On 14 February 2018, Newsroom broke a story regarding sexual assault
at one of New Zealand's premier law firms.
Following that story, there was an outpouring of junior lawyers
sharing their experiences of sexual harassment and exploitation at work.
A year later, with no sign of any meaningful change in the profession
in response to the issues that surfaced,
ALWU was formed.
Read on to find out more about:
ALWU is here to represent workers at legal workplaces in Aotearoa.
We aim to:
promote inclusivity, kindness and a sense of pride in the legal profession;
provide a cohesive public voice for legal workers;
stop the unfair treatment of junior lawyers;
promote safe and healthy workplaces for legal workers in New Zealand; and
advocate for margnialised groups of legal workers, including junior lawyers, women, people in the LGBTQI+ community, tangata whenua, people of colour, and disabled people.
In order to achieve those goals, ALWU will:
advocate for fair treatment and accountability in the profession;
collect and publish data to promote transparency about pay and working conditions in legal workplaces;
conduct campaigns to reduce the power imbalance and pay gap between employers and workers; and
connect legal workers with qualified support, advocacy and representation on workplace issues.
What we do for members
In addition to advocating for the collective interests of its members generally through the media and with relevant organisations, ALWU also helps members at the individual level.
We have a dedicated advocacy team, plus a panel of experienced employment lawyers who can represent ALWU members on a pro bono basis. They can provide members with a wide range of support, including:
providing information and answering questions about members' employment;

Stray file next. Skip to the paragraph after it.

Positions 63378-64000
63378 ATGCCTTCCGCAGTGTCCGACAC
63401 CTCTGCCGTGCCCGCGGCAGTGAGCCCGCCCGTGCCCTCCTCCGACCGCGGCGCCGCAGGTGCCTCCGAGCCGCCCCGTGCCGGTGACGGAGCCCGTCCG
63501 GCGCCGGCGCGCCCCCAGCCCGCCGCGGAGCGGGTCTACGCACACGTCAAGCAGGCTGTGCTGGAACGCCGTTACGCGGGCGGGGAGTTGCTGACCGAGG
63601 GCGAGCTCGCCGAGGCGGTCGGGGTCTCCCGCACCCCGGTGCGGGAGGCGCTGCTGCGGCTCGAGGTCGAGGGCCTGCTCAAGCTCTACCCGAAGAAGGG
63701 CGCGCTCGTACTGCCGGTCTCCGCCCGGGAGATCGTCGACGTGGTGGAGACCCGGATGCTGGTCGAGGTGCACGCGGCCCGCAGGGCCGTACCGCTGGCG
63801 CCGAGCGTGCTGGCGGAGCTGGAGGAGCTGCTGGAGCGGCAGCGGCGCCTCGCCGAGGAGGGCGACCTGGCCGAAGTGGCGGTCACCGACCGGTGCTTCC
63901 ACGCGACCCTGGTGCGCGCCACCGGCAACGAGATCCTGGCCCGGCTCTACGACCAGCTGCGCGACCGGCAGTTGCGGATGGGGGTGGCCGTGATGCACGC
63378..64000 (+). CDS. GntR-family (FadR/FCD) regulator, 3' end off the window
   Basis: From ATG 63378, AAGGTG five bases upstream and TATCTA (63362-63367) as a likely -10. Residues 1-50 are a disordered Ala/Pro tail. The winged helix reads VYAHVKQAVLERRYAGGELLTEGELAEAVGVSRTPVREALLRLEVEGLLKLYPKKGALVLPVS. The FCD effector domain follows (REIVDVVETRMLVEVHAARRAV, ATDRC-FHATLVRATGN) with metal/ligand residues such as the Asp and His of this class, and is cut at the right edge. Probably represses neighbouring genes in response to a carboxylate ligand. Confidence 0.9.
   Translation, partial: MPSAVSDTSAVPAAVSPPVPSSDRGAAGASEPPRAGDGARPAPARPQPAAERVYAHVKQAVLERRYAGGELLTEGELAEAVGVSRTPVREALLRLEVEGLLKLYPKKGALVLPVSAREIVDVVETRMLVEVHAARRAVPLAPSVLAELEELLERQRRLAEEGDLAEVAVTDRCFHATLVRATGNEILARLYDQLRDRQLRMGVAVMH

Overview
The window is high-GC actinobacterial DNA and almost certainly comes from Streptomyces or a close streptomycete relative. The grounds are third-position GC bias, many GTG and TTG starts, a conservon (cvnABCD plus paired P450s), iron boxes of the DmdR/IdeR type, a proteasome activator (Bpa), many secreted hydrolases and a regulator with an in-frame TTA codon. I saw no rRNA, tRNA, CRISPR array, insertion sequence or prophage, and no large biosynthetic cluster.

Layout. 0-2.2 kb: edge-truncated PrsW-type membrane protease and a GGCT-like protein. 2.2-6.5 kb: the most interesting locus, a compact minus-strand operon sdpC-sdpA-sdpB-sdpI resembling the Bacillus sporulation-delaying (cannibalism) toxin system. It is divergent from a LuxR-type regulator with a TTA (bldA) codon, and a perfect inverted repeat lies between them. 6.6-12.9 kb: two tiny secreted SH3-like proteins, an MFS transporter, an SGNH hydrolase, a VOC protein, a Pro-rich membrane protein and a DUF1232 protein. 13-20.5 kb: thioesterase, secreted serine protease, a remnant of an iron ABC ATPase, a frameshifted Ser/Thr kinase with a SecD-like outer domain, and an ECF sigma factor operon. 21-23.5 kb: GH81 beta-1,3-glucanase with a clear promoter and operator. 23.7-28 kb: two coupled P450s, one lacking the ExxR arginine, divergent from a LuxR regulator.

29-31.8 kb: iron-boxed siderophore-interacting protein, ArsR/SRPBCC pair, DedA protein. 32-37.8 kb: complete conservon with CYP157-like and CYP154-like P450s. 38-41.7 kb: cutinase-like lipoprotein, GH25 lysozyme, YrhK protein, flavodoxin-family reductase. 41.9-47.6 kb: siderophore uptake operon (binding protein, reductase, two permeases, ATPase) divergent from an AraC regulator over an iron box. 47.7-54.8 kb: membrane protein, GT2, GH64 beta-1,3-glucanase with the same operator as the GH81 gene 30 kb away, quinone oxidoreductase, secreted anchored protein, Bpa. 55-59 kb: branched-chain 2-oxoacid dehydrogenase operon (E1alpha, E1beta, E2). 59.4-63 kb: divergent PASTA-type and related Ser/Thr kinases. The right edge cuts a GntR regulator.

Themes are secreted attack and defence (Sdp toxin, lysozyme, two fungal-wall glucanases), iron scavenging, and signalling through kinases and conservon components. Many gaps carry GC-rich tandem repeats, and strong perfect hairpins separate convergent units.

advising members on employment issues they're facing;
acting as a support person and attending meetings with members and their employers;
attending and offering support at mediation; and
if necessary, representing members at the Employment Relations Authority or the Employment Court.
This year, ALWU also intends to begin collective bargaining for its members.
ALWU has three types of membership:
Ordinary membership is open to anybody employed in a legal workplace who supports the purposes of ALWU. ALWU intends to represent the collective interests of people employed as a lawyer in any organisation, in a policy or advocacy role that interfaces with the law, or in a support role for lawyers or other legal workers.
Student membership is open to anybody aged 16 years or older who either:
is engaged in at least their second year of; or
has completed within the previous two years
full time study in a nationally-accredited education institution or programme where the person has an interest
Associate membership is open to anybody not otherwise entitled to membership.
Membership costs $50 per year if you earn $50,001 or more.
Membership is free for students and if you earn $50,000 or less.
ALWU services, including advocacy services, are only available to paying members and student members.
How to pay
You can now pay your $50 membership fee for 2022 via bank transfer to:
Aotearoa Legal Workers' Union
Please provide your full name as a reference.
Payment covers your membership for the 2022 calendar year.
We are also more than happy to accommodate payment plans, please get in touch to arrange this.
"I'm incredibly heartened by the great work ALWU is taking on, and the energy and vision of its members. Positive culture change doesn't just happen by accident. It takes effort and work and positive support networks. I totally support this kaupapa."
Zoë Prebble Lecturer, Te Herenga Waka | Victoria University of Wellington